A few days ago, I stumbled across For the Love of Babies by chance and immediately wanted to purchase it. I love medical stories, and I am a former neonatal intensive care patient, so this boook seemed perfect. And it’s not been disappointing.
What takes place in the neonatal intensive care unit is the high drama of real life. The author pulls back the curtain to show the inner workings of this area in the hospital that is unfamiliar and frightening to most people. Hall, a longtime neonatologist and former social worker, writes with caring and compassion about the challenges each fragile baby must surmount in order to survive and thrive, all the while conveying a sense of life-and-death urgency that permeates neonatal intensive care. She expertly weaves the social and emotional threads of each family’s journey into their baby’s story, and also speaks candidly about the stresses and difficult decisions that neonatologists and their tiny patients’ parents routinely face.
In this book, Dr. Hall talks about a variety of patients. Most people do know that premature infants will spend time in the neonatal intensive care unit (NICU), but that so will babies with severe birth defects and babies born addicted to drugs, is a lesser-known fact. Although a large number of Hall’s stories are about preemies, there are also stories about babies who need to be in the NICU for other reasons, and stories about preemies who happen to aso have severe birth defects or are born addicted. The babies Hall treats range from a baby born with trisomy 18, a formerly thought to be lethal birth defect, to a baby born with Down Syndrome to a fifteen-year-old mother, and from a relatively “normal” preemie to preemies experiencing the most devastating complications. Some of the babies die, but the majority survive.
Hall includes in her stories not just the medical aspects of caring for NICU patients, but also the social and emotional aspects influencing the families and babies. For example, she ponders a mother’s reasons for using cocaine during pregnancy, leading to her child’s premature birth and ultimately death. Hall describes with caring even the bleakest scenarios. For example, one mother delivers a baby with anencephaly, a birth defect causing the baby to have virtually no brain and die shortly after birth. This mother had previously lost a baby to stillbirth who was just whisked away from her by the obstetrician. In the case of her anencephalic baby, Hall makes sure the baby and family are all as comfortable as possible and have every opportunity to love the baby until her death and even care for her afterwards.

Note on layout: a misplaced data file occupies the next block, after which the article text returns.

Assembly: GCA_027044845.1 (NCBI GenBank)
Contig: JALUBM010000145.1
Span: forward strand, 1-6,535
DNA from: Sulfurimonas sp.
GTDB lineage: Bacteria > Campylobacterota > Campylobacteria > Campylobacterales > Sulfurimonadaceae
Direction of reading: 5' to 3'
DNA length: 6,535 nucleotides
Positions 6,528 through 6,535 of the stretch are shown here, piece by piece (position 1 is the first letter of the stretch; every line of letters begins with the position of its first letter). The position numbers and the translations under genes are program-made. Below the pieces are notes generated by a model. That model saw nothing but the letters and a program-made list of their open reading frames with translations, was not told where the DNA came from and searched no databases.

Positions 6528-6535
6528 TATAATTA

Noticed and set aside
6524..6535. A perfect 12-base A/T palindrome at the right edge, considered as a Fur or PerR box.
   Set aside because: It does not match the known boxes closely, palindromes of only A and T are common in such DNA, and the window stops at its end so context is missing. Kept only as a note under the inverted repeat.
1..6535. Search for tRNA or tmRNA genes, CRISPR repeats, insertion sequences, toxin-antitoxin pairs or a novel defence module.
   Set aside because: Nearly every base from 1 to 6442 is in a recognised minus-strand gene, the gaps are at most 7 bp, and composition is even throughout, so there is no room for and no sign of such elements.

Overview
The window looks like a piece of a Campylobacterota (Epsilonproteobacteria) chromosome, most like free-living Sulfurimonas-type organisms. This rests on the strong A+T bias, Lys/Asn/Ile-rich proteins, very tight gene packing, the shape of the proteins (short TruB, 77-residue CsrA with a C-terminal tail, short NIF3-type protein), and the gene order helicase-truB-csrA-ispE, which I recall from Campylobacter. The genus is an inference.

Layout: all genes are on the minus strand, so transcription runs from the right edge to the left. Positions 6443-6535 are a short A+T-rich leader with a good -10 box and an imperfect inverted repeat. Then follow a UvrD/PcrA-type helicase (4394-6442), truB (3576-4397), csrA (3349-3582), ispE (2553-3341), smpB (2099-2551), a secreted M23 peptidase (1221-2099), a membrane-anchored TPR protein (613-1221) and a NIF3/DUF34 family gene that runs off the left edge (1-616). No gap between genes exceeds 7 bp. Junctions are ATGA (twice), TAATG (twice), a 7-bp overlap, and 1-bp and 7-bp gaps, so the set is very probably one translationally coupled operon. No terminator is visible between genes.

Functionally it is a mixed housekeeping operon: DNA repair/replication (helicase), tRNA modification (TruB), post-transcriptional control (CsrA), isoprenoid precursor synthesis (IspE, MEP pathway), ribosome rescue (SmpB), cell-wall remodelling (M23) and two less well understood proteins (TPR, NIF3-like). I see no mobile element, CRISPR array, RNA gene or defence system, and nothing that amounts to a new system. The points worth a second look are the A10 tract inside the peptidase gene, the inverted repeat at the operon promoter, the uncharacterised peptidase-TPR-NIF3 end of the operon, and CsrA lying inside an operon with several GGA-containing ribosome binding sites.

Hall shows us not only the families’ and babies’ struggles, but also her own. For example, it’s clear that she feels disappointment with the substance-abusing mother abandoning her child shortly after he can go home, and sadness for the baby she resuscitated in the delivery room but who died of sudden infant death syndrome several months after going home.
Lastly, it is clear that Hall is very much in favor of giving parents as much control over their babies’ care as possible. I remember hearing about my own situation in which my treating neonatologist told my parents that the staff were keeping me alive and not to interfere. Usually in Hall’s stories, parents want more aggressive treatment than she recommends, sometimes with good outcomes, such as in the case of the little girl who sings to Hall at her unusually late follow-up appointmnet at four years of age.
Hall ends her book with several appendices full of advice for parents of NICU patients. I only skimmed through these, but I’m sure many parents will find the advice extremely useful.
Title: For the Love of Babies: One Doctor’s Stories About Life in the Neonatal ICU (SmashWords edition)
Author: Sue Hall
Publisher: WorldMaker Media
Publication Date: July 2011